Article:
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NAS Reviews

Introduction

Updated 12/30/2010: Multiple edits to correct errors and omissions

Synology DSM 3.0 splash

Many of today's NAS manufacturers have adopted a unified feature set across their product lines. This is good for reviewers in that we can do a feature review once, then refer to it from many shorter reviews. But, frankly, I often don't bother looking up the last review that contains a feature review, which is not a nice thing to do to readers.

So, this review will attempt to remedy that problem for Synology NASes by providing a look at Synology's current NAS OS, DSM 3.0. Of course, the latest information about the OS will always be available at Synology's site, which hosts a handy live demo.

Here is a summary of DSM 3.0 features. Of course, volume types supported vary by the number of drives in a product. So don't expect to buy a two-bay NAS and get RAID 5 and higher support!

Here's a feature summary:

Volume Types, File Systems, Services

  • Network file sharing via SMB/CIFS, NFS, AFP
  • WebDAV support
  • Hot-swappable individual drive, JBOD, RAID 0, 1, 5, 5 + spare, 6, 10 volumes
    (volume support varies with number of drives)
  • Synology Hybrid RAID (SHR)
  • Online RAID expansion and RAID level migration
  • Selectable EXT3 / EXT4 volume file systems
  • FTP (and -SSL, -TLS) with upload / download bandwidth control
  • HTTP / HTTPs file and admin access
  • iSCSI target (maximum number varies by model)
  • ISO mounts
  • CIFS Recycle Bin
  • Apache webserver
  • USB printer serving

Accounts

  • Joins NT Domain / Active Directories for account information
  • Users (maximum number varies by model)
  • Groups (maximum number varies by model)
  • Quotas

Backup

  • Scheduled and immediate networked backup to other Synology NASes using proprietary rsync-based protocol or standard rsync servers with compression and encryption options.
  • Client Backup: Synology Data Replicator 3 (Windows only, unlimited licenses)
  • Scheduled Backup to attached drives
  • USB device pushbutton copy
  • Apple Time Machine backup

Multimedia

  • Media servers: UPnP AV / DLNA, iTunes
  • PS3 and Xbox360 media access support
  • Remote music access
  • Internet radio (via ShoutCast and RadioIO)
  • Web photo album
  • BitTorrent / HTTP / FTP / NZB download
  • eMule download
  • IP camera recording and playback (select models, maximum number vary by model)
  • ioS and Android apps for remote music and photo access

Add-ons

  • Roundcube email
  • phpMyAdmin
  • Squeezebox server
  • Webalizer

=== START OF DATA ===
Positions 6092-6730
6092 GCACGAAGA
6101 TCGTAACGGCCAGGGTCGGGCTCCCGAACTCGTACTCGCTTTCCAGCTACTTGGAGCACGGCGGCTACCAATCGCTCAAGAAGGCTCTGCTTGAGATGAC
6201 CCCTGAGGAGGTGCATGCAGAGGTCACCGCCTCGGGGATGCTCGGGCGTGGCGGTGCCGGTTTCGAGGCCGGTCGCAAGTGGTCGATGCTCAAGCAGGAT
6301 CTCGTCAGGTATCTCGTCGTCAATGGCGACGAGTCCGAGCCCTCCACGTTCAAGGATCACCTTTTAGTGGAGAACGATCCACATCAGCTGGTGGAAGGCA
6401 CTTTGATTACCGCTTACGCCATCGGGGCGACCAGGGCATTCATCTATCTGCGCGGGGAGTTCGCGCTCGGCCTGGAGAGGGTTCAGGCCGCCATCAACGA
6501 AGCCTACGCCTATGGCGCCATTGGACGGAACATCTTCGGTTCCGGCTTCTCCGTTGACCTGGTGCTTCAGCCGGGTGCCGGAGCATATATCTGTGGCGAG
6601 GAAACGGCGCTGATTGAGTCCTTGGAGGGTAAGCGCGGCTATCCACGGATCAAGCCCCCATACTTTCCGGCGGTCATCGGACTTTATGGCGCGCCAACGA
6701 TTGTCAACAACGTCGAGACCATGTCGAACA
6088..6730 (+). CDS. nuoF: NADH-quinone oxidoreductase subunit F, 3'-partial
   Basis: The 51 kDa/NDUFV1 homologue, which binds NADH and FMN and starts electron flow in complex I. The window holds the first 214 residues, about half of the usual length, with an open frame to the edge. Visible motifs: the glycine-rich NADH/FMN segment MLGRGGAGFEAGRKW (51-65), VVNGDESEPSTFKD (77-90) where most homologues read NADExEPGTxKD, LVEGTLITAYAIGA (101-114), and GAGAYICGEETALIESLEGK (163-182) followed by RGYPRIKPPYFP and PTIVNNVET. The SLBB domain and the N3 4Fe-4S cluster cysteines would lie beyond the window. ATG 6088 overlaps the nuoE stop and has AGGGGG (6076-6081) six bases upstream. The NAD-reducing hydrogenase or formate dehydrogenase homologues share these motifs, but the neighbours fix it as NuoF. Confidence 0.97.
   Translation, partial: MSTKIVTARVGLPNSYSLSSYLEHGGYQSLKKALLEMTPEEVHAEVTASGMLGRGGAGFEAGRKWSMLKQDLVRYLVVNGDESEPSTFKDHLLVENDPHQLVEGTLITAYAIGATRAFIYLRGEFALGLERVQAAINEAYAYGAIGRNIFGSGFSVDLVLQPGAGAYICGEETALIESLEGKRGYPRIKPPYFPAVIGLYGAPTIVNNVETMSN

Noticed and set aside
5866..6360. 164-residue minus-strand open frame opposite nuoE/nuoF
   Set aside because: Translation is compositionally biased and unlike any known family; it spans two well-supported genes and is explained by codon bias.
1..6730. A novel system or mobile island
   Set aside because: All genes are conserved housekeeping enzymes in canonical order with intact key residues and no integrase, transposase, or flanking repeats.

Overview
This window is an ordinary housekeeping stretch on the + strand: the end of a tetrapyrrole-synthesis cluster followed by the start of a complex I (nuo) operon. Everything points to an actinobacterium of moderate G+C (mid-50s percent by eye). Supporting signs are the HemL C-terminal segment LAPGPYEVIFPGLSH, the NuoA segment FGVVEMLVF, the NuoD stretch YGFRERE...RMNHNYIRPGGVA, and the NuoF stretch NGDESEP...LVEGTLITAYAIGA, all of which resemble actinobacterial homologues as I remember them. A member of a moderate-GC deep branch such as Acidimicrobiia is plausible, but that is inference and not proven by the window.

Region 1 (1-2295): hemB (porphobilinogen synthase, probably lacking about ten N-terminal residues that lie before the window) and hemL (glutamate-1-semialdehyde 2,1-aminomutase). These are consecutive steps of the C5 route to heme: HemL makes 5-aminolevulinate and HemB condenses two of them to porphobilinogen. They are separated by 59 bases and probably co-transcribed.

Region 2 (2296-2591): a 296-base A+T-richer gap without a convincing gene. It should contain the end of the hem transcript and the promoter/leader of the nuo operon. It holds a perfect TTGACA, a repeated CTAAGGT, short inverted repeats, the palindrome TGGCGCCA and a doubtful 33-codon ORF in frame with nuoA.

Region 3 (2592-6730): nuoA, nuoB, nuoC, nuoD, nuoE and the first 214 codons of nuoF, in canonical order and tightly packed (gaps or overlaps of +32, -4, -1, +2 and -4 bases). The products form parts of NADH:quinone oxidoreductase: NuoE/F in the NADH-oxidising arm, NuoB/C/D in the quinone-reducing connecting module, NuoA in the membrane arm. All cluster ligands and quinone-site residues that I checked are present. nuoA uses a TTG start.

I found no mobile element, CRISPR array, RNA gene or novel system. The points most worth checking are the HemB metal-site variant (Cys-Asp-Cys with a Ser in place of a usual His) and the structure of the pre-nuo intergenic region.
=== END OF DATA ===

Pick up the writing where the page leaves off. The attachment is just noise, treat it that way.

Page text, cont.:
• More from third-parties including, Wordpress, Drupal, Joomla, Gallery, SQL Buddy

Power

  • UPS shutdown sync via USB
  • Programmable idle drive spindown
  • Scheduled shutdown / startup
  • Wake On Lan
  • Auto restart after power failure

Networking

  • IPv6
  • Link failover and aggregation (dual Network models)
  • Dynamic DNS support
  • Port filtering
  • PPPoE client

Admin Features

  • Email alerts
  • Logging
  • Telnet / SSH root access
  • SNMP management
  • Resource monitor (CPU, memory, network usage graphs)

Missing Features

There are a few things that you'll find on NETGEAR ReadyNASes and QNAP NASes that Synology doesn't have.

  • iSCSI initiator - You can create iSCSI targets and mount them from systems that have iSCSI initiators like Windows. But Synology NASes themselves can't mount iSCSI targets to form larger virtual storage pools
  • Virtualization support - Many of QNAP's newer NASes are certified to use with VMware and Citrix virtualization technologies and also are compatible with Microsoft Hyper-V. Synology has VMware certification only for its DS1010+, RS810+ and RS810RP+ and is in the process of pursuing Citrix and Hyper-V certs.
  • Easy Remote Access- DSM 3 has multiple features to support accessing the NAS from the Internet. But they still rely on the configuration of router port forwarding, dynamic DNS, etc. A hosted remote access service like ReadyNAS Remote or even simpler services like those offered by Buffalo, WD, Iomega and other manufacturers would simplify the process for less knowledgeable users.
  • Easier add-on browsing and installation - Like ReadyNASes, you need to browse Synology's online catalog of add-on applications, download the app to your computer, then browse with the add-on installer to find and upload the file. QNAP's process is much simpler, allowing you to browse its add-on "QPKG" catalog from its admin interface.
  • Cloud backup option - QNAP offers Amazon S3 and NETGEAR has its ReadyNAS Vault. Synology does not offer the option of backup to a cloud backup service.

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